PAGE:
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How does voltage leakage (or cross-talk) from a mux affect low-voltage (voltages on the range of 10s of microVs to mVs) measurements?

I am building a measurement set-up consisting of a Keithley 2400 sourcemeter and two thermocouples (TC). Basically, I heat my sample (resistances vary from tens of ohms up to Mohms) and measure voltages (on the order of 10s of microvolts) with no current, and the idea is to use a multiplexer to switch connections to the keithley.

I measure voltage across the positive and negative legs of TC1, voltage across the positive and negative legs of TC2, voltage across the positive legs of TC1 and TC2 and voltage across the negative legs of TC1 and TC2.

Set-up

I want to use an analog multiplexer like CD54HCT4052 or CD74HC4352 instead of mechanical relays because they are faster. However, I am very confused if the accuracy of measurement will be affected. Using mechanical relays, I don't have to worry about things like leakage current ("crosstalk"?). What is the difference between leakage current and cross talk?

Maybe since I don't fully understand leakage current, I don't fully understand how leakage current could affect the voltage measurements. In this video from TI (minute 5:21), they calculate an offset voltage that is dependent on leakage current and source resistance. For my samples with high resistances (order of 1-10 Mohms), this offset voltage could be on the same order of magnitude (tens of microvolts) as the voltage I am measuring, so using an analog multiplexer would not be appropriate, right?

Finally, I know analog multiplexers are faster than mechanical relays, but what is the name of "response time" in the datasheets?

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    \$\begingroup\$ Far too broad. Cut out the unnecessary chaff and concentrate on asking a question that doesn't ask for pointers to a reference. This is called a question that solicits opinions and questions like this are closed. Keep it simple and direct. Also draw a picture of your set-up - don't expect people to interpret your words like you state them. Circuits are much less ambiguous. \$\endgroup\$ – Andy aka Mar 7 '18 at 10:51
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    \$\begingroup\$ Welcome to the site. Well done for putting in a lot of effort to detail your post - many new OPs fail to do this. Unfortunately, it becomes a lot of work for readers to extract specifics and the questions. Please can you edit your post and shorten and reword it so it asks distinct electronics design question(s). The better the quality of your post, the better the quality of the answers you will attract. Again, a warm welcome to the site. \$\endgroup\$ – TonyM Mar 7 '18 at 11:03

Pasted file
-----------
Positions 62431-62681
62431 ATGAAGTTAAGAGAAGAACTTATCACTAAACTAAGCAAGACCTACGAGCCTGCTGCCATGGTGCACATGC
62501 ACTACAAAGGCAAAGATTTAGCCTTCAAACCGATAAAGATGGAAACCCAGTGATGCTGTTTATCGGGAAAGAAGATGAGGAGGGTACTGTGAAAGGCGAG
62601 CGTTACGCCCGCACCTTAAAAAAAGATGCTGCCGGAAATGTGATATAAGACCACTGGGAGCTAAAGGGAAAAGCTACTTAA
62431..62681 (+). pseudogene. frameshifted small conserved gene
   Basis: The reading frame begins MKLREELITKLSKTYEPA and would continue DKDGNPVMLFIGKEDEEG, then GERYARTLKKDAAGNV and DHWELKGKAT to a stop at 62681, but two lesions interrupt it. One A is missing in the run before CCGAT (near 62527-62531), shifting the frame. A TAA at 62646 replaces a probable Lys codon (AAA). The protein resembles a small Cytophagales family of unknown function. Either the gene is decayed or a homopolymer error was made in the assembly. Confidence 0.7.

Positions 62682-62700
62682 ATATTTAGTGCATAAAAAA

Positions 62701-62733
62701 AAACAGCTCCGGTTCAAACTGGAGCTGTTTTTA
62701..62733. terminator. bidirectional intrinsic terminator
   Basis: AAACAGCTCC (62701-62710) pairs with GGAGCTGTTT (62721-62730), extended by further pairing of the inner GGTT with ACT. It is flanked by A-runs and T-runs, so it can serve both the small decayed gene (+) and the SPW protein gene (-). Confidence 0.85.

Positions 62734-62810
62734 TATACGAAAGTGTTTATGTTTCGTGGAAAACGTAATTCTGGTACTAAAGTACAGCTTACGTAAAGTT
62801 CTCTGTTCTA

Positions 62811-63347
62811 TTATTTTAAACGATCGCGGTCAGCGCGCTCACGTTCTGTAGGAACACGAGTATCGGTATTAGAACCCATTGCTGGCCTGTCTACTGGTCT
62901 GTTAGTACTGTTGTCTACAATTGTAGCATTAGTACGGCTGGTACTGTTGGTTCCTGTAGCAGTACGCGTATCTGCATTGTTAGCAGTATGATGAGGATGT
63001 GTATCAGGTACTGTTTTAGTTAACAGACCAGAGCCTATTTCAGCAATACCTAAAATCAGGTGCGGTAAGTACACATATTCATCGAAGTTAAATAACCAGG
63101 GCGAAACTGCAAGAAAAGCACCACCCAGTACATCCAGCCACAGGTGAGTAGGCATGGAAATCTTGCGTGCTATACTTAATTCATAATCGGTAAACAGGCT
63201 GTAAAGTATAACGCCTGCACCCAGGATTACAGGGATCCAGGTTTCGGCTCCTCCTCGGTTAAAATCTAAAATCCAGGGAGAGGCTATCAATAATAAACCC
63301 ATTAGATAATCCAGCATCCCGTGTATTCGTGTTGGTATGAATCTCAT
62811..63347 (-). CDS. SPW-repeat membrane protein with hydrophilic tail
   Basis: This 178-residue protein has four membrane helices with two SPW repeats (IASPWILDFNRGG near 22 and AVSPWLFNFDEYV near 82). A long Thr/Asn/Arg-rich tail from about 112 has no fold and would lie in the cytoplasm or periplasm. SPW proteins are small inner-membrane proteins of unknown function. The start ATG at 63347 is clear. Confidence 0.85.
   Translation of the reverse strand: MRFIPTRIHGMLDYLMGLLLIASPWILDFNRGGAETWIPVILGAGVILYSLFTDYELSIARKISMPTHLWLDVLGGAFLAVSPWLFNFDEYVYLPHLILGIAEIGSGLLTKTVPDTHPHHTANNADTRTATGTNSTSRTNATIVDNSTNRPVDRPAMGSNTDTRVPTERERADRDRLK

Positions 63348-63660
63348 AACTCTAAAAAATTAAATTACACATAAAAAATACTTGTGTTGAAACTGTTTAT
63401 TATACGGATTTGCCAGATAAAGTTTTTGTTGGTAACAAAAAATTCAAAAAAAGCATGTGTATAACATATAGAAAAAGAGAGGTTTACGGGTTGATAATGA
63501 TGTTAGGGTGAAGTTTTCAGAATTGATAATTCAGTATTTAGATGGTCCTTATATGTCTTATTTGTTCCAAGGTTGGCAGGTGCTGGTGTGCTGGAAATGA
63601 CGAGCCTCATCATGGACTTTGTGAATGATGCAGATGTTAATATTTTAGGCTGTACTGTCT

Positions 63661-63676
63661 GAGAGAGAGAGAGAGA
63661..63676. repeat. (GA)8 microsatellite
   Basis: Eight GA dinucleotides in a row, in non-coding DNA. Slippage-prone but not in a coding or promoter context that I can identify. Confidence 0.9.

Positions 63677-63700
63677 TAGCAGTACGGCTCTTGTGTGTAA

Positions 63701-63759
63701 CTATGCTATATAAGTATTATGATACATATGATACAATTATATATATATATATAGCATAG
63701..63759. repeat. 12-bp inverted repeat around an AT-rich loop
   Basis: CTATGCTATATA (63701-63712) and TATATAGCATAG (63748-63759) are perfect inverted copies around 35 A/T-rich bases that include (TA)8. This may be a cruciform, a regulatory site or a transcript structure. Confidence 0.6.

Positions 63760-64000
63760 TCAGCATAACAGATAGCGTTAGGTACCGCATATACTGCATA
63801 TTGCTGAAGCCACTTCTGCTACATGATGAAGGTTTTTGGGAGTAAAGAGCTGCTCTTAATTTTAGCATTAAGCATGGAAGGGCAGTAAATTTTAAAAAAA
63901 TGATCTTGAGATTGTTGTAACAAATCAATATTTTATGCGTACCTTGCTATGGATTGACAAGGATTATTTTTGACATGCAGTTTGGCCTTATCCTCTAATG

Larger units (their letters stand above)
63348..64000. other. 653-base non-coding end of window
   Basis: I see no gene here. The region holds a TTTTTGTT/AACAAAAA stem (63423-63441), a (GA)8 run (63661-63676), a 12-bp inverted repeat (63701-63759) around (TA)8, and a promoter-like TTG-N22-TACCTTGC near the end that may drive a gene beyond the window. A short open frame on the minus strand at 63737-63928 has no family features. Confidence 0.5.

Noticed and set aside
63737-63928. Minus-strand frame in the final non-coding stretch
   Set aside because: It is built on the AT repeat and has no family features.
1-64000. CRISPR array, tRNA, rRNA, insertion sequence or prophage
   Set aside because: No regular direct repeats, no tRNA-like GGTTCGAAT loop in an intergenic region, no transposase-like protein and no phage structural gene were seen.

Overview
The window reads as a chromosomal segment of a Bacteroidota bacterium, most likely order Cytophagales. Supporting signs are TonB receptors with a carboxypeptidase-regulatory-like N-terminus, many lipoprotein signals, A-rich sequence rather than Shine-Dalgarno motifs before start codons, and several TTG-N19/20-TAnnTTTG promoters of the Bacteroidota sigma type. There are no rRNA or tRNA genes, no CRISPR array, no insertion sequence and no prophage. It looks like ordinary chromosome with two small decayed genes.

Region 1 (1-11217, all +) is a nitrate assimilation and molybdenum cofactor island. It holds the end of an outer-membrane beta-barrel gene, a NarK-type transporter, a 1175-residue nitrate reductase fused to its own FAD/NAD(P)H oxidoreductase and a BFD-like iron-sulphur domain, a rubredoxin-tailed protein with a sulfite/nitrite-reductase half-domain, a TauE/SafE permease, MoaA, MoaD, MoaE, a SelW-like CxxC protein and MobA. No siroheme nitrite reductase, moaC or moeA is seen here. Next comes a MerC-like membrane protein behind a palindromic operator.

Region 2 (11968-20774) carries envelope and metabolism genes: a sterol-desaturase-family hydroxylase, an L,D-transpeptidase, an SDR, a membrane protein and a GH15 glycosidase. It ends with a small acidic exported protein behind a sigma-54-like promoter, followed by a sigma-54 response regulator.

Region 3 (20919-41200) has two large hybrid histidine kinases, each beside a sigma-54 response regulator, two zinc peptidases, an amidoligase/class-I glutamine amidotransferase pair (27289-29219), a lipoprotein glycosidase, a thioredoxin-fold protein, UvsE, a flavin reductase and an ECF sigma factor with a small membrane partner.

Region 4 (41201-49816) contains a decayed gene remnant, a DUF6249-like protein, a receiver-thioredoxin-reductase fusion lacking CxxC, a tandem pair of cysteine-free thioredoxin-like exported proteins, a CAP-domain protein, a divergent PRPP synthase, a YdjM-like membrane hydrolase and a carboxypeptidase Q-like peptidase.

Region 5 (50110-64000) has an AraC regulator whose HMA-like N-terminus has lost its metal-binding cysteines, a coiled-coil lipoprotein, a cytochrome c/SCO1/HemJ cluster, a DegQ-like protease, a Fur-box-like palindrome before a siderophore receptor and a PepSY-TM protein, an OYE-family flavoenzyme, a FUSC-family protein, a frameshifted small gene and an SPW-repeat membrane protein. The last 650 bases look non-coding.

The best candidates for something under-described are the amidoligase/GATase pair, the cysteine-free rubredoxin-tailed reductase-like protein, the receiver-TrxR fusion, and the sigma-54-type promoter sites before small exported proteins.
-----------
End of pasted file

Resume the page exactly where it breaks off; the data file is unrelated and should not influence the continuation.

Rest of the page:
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    \$\begingroup\$ I agree with @TonyM and Andy, especially with the well-earned acclaim for being detailed enough. In engineering, a drawing and numbers speak a lot clearer voice than your description. What is "low voltage" to you? 0.7 V? 0.2 V? 0.01 V? 10 µV? What is the "low current" that your measurement setup (again, a quick drawing of what connects how would be immensely helpful) can supply, what is it resistance ("high" isn't really a quantifying statement. 200 Ω? 100 kΩ? 10 MΩ?)? \$\endgroup\$ – Marcus Müller Mar 7 '18 at 11:35
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    \$\begingroup\$ Thank you TonyM and Marcus, you are totally right, a picture is much easier to understand things. I have added a very crude depiction of my setup. \$\endgroup\$ – JJuradotx Mar 7 '18 at 11:48
  • \$\begingroup\$ Learn to build thermal shorts into the planes under that analog mux, so the various solder joints are all at the same temperature. \$\endgroup\$ – analogsystemsrf Mar 8 '18 at 4:00
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If your sources are thermocouples, then you don't have megohms source resistance, you have ohms, single figures of ohms.

The leakage current from HC4052 (which is a relatively high leakage part, you can find better speced ones) will be insignificant into your thermocouple source, even with respect to microvolts. While your meter may have megohms input resistance, the leakage current is sunk and controlled by your thermocouples.

Crosstalk is only an issue when you are dealing with AC, it's a capacitive coupling between the channels.

The timings you want are called turn on and turn off times, or delays. As a hint, when I search a long data sheet for something which should have particular units, for instance time, I initially scan down the right hand side of the table at the units column, to quickly narrow the search to relevant measurements.

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  • \$\begingroup\$ Hi Neil, thanks for your answer!It is very helpful! Could you recommend me one with a lower leakage part? I should clarify one thing. You're right that I don't have megaohms resistance for the thermalcouples when I am measuring the negative and positive leg thermalcouples, but when I am measuring voltage across the positive legs of the two thermal couples, the resistance of my sample is on the order of Mohms. \$\endgroup\$ – JJuradotx Mar 7 '18 at 14:39

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